Likely because it was one of the topics of his previous book, The Omnivore’s Dilemma: A Natural History of Four Meals, Pollan doesn’t fully address the environmental impacts of the industrial food system; some discussion of the environmental benefit of eating locally, for example, would have strengthened Pollan’s overall argument. Also lacking is a sufficient analysis of the social equity component of Pollan’s recommended diet. While he briefly pays lip service to the problem of nutritious natural foods not being cheaply available to economically disadvantaged communities, he fails to indicate realistic mechanisms by which these communities can access better, healthier, unprocessed foods. This problem is among the most difficult to solve, for it is the working (and non-working) poor who are likely to remain attached to the industrial food system that Pollan criticizes, as they are the primary beneficiaries of reduced prices. They are also the most likely to be afflicted by the various diseases, from diabetes to heart problems, that Pollan associates with the cheap food calories supplied by agribusiness. While community gardens and urban agriculture programs exist within many municipalities, not enough of them are actively geared towards providing affordable fruits and vegetables to disadvantaged communities. Indeed, many farmer’s markets are more expensive than their grocery store equivalents, and are geared towards middle class consumers who can afford, and even like to make a point of, spending a little bit more on food. Pollan’s conclusion in both In Defense of Food and The Omnivore’s Dilemma that we need to pay more for healthier food makes sense, but it can create a problem for those that already struggle to afford to feed themselves under the current food system paradigm.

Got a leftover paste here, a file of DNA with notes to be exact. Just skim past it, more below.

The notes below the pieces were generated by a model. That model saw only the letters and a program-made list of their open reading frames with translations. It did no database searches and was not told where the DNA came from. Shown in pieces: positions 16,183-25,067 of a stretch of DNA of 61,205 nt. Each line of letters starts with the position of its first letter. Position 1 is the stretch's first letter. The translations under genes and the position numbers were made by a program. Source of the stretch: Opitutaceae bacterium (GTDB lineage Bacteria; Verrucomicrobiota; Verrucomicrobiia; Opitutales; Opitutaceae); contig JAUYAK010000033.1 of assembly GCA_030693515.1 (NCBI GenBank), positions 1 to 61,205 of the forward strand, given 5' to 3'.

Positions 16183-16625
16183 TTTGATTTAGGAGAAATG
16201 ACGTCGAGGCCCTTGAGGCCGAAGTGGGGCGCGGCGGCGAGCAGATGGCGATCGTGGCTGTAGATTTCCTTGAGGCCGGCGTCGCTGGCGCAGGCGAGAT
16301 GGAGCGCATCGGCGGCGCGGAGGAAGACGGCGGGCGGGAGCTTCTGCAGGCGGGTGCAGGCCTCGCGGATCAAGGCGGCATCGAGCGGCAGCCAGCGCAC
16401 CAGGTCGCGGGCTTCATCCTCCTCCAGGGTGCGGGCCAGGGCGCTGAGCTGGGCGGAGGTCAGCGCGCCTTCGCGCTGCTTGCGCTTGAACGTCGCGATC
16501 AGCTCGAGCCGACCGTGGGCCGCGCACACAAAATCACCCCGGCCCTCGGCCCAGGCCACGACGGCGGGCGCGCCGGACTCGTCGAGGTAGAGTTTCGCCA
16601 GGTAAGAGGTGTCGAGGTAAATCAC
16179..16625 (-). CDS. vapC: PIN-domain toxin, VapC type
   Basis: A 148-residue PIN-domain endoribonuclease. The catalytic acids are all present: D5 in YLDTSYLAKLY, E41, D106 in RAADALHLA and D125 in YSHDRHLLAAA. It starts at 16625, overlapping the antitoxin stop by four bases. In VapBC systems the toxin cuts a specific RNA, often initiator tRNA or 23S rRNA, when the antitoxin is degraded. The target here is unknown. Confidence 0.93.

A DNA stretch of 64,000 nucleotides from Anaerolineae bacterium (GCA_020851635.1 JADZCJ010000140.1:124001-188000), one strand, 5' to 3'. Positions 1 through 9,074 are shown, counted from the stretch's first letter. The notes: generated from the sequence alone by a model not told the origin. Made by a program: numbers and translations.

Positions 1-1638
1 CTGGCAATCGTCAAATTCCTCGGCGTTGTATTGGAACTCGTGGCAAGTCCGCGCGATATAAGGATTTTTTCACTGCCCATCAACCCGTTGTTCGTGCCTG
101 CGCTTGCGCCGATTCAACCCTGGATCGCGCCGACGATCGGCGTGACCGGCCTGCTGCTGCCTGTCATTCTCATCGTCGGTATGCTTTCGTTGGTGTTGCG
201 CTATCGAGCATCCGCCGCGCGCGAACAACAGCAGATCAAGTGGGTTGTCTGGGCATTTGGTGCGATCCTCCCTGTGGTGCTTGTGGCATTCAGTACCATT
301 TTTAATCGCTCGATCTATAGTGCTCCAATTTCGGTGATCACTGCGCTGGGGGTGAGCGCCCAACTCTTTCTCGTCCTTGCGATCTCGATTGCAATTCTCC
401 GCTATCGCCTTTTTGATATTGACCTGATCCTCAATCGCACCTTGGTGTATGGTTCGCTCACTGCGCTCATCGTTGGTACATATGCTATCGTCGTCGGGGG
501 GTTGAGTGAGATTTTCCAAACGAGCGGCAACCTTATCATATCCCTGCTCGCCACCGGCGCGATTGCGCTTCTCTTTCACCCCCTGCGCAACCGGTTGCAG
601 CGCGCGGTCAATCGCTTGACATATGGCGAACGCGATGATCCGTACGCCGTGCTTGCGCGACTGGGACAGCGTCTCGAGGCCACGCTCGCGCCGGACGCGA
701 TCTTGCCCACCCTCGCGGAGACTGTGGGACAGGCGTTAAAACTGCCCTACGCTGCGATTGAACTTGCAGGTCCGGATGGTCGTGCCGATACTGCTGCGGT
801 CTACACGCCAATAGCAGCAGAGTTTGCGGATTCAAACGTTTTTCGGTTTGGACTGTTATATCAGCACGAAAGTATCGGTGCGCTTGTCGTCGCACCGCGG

One solution to this may be in reconsidering how agricultural subsidies are distributed in this country. While the primary benefits of these subsidies are afforded almost exclusively to large-scale corporate producers, the general perception is that these subsidies are going to protect the American family farm. They should be geared more towards protecting small and medium-scale producers to insure that they can remain competitive with big farms. Many of the small hobby farms are able to find niche markets and be profitable, however it is the medium-sized farms, who must compete with large-scale agribusiness, that are most in need of improved remuneration. A shift in subsidy policy could go far to remedy this; Pollan himself discusses the tendency of large-scale producers to abuse medium-scale producers in The Omnivore’s Dilemma. Additionally, the ability of the processed food industry to devalue the cost of raw goods, often at the expense of farmers, such as the lowering of milk prices (a process also tied to federal agricultural regulation and subsidy), needs to be addressed.